A Good Day For the Rabbi      (December 2008)

Of all the things I do as a rabbi, going to meetings is not among my favorites. It’s not that I don’t think they are worth having. On the contrary, so much of what we do would not be possible without the visioning and planning that takes place at meetings. But even more, to watch you—the members of our community, the ones who freely volunteer—give of your time and energy for the sake of others, that is among the most rewarding things I experience as a rabbi. This was particularly true on Sunday morning, November 23.

After the close of our Religious School’s new Sunday morning minyan (although calling a 30-minute service of well over 200 people a “minyan” is, to be sure, an understatement), I had on my schedule two back-to-back meetings—one at 10 and the other at 11 a.m. By the time they had ended, as I was walking out to my car, I smiled. Not because they were over, but because of what had been started in those meetings.

The eleven o’clock gathering was the second of the newly reconstituted Tikkun Olam committee. About twenty people sat around a table and strategized how we might best foster opportunities for the performance of mitzvot of justice. Discussions ranged from providing assistance to women and children in war-ravaged corners of our world, to allowing members to expand their understanding of kashrut by including considerations of how workers and animals are treated, to how me might make a difference to those who have lost homes in New Orleans.

Then, at twelve o’clock, I moved into another room to join a conversation on how to make our increasingly popular Wake-Up Shabbat program even more accessible and enjoyable. We explored how to make the service truly multi-generational, how we might transform these unique Shabbat morning worship experiences into our dream of what a real community can become.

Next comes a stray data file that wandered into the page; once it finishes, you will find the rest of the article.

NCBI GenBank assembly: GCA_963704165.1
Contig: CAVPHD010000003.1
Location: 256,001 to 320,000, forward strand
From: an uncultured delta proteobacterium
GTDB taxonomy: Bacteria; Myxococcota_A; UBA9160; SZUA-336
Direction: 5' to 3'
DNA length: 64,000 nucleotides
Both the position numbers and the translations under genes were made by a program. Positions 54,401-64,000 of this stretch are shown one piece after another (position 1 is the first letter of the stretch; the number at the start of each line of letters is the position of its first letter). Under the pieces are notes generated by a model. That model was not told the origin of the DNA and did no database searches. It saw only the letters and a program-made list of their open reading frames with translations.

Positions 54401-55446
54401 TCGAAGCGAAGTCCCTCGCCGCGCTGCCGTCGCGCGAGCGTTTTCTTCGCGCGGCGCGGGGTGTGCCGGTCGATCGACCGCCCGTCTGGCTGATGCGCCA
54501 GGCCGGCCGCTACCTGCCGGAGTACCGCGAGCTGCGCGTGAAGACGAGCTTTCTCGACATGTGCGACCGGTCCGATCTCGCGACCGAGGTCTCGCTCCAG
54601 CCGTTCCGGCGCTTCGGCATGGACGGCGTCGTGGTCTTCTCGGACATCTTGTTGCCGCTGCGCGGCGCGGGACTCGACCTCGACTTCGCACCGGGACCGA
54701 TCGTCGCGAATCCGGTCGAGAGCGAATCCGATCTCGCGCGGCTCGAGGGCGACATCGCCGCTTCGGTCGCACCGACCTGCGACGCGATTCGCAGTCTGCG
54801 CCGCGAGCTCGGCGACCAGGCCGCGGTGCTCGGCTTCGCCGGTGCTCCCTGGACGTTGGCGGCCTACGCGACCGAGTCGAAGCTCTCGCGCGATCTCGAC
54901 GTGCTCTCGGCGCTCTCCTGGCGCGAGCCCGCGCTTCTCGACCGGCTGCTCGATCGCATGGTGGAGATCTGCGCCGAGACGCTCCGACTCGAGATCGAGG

Trust me when I say that these are the days of which rabbis dream. But even better was the way in which I saw the agendas of these two committees intersect. And so will you, should you choose to join us for our next Wake-Up Shabbat.

On January 10—Shabbat Vayechi—a day whereon we will read of how Jacob helped to bridge the generations as he blessed his grandsons Menasheh and Efrayim, our morning study and Shabbat lunch will be devoted to the varied and rich opportunities that await you to help repair the world. Come to learn what Tikkun Olam really means, to deepen your understanding of our sacred pursuit of justice. Then join with the children and grandparents of our congregation to celebrate the joy and inspiration that is Shabbat morning worship. And afterward, of course, there will be food. There’s always food. But instead of table decorations, on this Saturday you will find brochures and fact sheets that you can take home, all filled with suggestions and ideas to help enrich your lives and—of course—the lives of those you will touch.

I have no doubt it will be a terrific day. You should put it on your calendar. But for me, as I walked out into the cold of that November afternoon, I felt only the warmth of satisfaction of having just seen how the means can be just as rewarding as the ends they are designed to produce. Maybe even moreso.

I’m still not so hot on meetings, but I’m grateful for the people who make them happen. So, I suggest, should you.